Adrenal adenoma is a benign neoplasm of adrenal cortical cells.1 It may present with peripheral precocious puberty, because of functional autonomy.6 Adrenal adenomas usually produce syndromes of hypercortisolism and hyperaldosteronism but seldom produce adrenogenital syndromes.6 The prognosis of adrenal cortical adenoma that produces Cushing's syndrome is excellent but those producing hyperaldosteronism may not be as favorable.6 Adenomas that induce the adrenogenital syndrome have the least favorable outcome.6 In general, an adenoma usually does not exceed 5cm in the largest dimension. The tumor in presented above was 3.5 cm in diameter. Tumors larger than 6cm that produce adrenogenital syndromes are usually carcinomas.6
Just less than 10% of the adrenal tumors are feminizing, producing oestrogenic steroids.6 Adrenal adenoma associated virilization or feminization may be combined with hypercortisolism, or the tumor may secrete only estrogen or testosterone. In our patient the cortisol levels were normal. The elevated levels of estrogens in adrenal adenoma are usually unresponsive to endocrine manipulation, such as adrenocorticotrophic hormone stimulation or dexamethasone suppression and may be associated with elevated levels of other steroids as cortisol and 11-deoxycortisol.3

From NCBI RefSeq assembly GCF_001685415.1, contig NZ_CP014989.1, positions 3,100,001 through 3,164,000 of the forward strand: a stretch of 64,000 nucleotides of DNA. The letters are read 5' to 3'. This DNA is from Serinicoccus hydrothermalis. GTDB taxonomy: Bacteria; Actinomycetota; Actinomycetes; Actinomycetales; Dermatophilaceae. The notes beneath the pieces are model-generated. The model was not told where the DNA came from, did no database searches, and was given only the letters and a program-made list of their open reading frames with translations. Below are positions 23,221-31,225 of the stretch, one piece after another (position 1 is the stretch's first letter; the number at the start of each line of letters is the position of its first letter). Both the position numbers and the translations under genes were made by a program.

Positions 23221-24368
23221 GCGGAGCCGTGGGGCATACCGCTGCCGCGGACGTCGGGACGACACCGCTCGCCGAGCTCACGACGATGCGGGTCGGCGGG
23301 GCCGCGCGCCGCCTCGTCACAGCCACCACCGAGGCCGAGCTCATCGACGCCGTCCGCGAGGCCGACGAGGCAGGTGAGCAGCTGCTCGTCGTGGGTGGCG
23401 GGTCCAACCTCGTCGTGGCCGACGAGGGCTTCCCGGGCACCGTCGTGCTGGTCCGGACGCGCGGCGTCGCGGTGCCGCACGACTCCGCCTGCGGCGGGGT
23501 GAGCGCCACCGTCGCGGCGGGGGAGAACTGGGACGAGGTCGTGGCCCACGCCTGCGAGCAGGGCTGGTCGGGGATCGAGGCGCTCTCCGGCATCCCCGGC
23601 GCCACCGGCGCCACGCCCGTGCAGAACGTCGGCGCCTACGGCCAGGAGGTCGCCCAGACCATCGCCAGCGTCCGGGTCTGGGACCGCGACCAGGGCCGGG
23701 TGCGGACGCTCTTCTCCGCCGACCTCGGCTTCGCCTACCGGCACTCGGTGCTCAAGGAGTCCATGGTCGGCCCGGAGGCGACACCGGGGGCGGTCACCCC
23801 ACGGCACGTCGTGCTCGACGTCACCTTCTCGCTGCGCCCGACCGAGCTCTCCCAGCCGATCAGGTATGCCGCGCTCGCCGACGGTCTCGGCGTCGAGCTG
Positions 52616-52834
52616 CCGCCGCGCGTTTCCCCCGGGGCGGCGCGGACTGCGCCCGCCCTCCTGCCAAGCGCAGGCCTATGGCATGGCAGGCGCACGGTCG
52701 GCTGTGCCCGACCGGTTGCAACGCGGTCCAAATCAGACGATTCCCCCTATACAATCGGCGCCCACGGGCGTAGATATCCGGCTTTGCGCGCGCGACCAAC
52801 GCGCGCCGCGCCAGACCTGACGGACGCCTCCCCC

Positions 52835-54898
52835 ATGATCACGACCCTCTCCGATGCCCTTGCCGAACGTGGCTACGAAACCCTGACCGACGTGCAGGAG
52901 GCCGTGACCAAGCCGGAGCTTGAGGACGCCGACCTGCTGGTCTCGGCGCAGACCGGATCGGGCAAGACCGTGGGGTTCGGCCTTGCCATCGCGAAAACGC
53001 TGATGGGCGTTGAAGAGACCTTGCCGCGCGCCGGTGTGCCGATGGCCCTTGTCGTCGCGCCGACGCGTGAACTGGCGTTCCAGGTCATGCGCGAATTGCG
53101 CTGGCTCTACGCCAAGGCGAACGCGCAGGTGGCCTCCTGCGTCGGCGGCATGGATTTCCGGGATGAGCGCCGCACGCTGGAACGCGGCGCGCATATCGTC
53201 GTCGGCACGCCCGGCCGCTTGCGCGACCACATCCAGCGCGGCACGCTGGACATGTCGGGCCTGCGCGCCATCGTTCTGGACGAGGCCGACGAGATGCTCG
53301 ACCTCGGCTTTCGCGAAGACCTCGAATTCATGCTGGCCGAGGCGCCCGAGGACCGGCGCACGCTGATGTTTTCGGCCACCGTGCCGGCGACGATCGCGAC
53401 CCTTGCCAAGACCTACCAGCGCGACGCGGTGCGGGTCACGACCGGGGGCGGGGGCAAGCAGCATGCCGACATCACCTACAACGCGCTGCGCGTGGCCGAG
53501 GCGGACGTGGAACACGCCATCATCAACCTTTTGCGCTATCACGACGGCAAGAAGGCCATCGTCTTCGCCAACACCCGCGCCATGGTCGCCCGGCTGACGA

Feminization in girls, because of adrenal adenoma produces isosexual precocity in childhood, although regular menstruation is not a presenting feature.3 Our patient had occasional vaginal bleeding as the presenting symptom along with bilateral breast enlargement. Feminizing tumors of the adrenal gland are almost always malignant, with an equal preference for the left or right adrenal gland.4 Our patient had the rare distinction of having a feminizing, benign adrenal adenoma.
The definitive treatment of benign adrenal adenoma is surgical resection of the adrenal gland with the adenoma.1,2,7,8,9 Surgical resection of an adenoma is usually curative.2,3,6The prognosis of feminizing tumors is poor, with little agreement to the optimal therapy.3 Surgical debulking with or without radiotherapy to the tumor bed is the first requirement.3 The post operative radiotherapy was not considered in our patient, as the tumor was completely excised, with histopathological confirmation of benign nature of tumor, with insignificant mitotic activity. Feminizing adrenal adenoma, usually, is not associated with regular menstrual bleeding. Irregular vaginal bleeding that occurs in few cases as in present case is attributed to withdrawal bleedig.10If the excessive feminization is clinically problematic, tamoxifen may be cosmetically useful.3 Mitotane has been reported to be useful on occasion.3At present, there is no effective tumoricidal agent for malignant adrenal cortical tumors.3
We have reported a rare case of feminizing adrenal cortical adenoma where the patient presented with vaginal bleeding, pubic hair appearance and bilateral breast development. The tumor was treated with complete excision. Postoperatively, the raised hormonal levels and secondary sexual characteristics returned to normal. The literature review has reveled that the feminizing adrenal tumors in children are invariably malignant, yet our patient had a benign tumor. However, as per the current recommendation, even histologically benign tumors should have a long follow up to exclude malignancy.
Vidhu Kaushik 340,94th street Bay Ridge Brooklyn, New York USA 11209 Email: firstname.lastname@example.org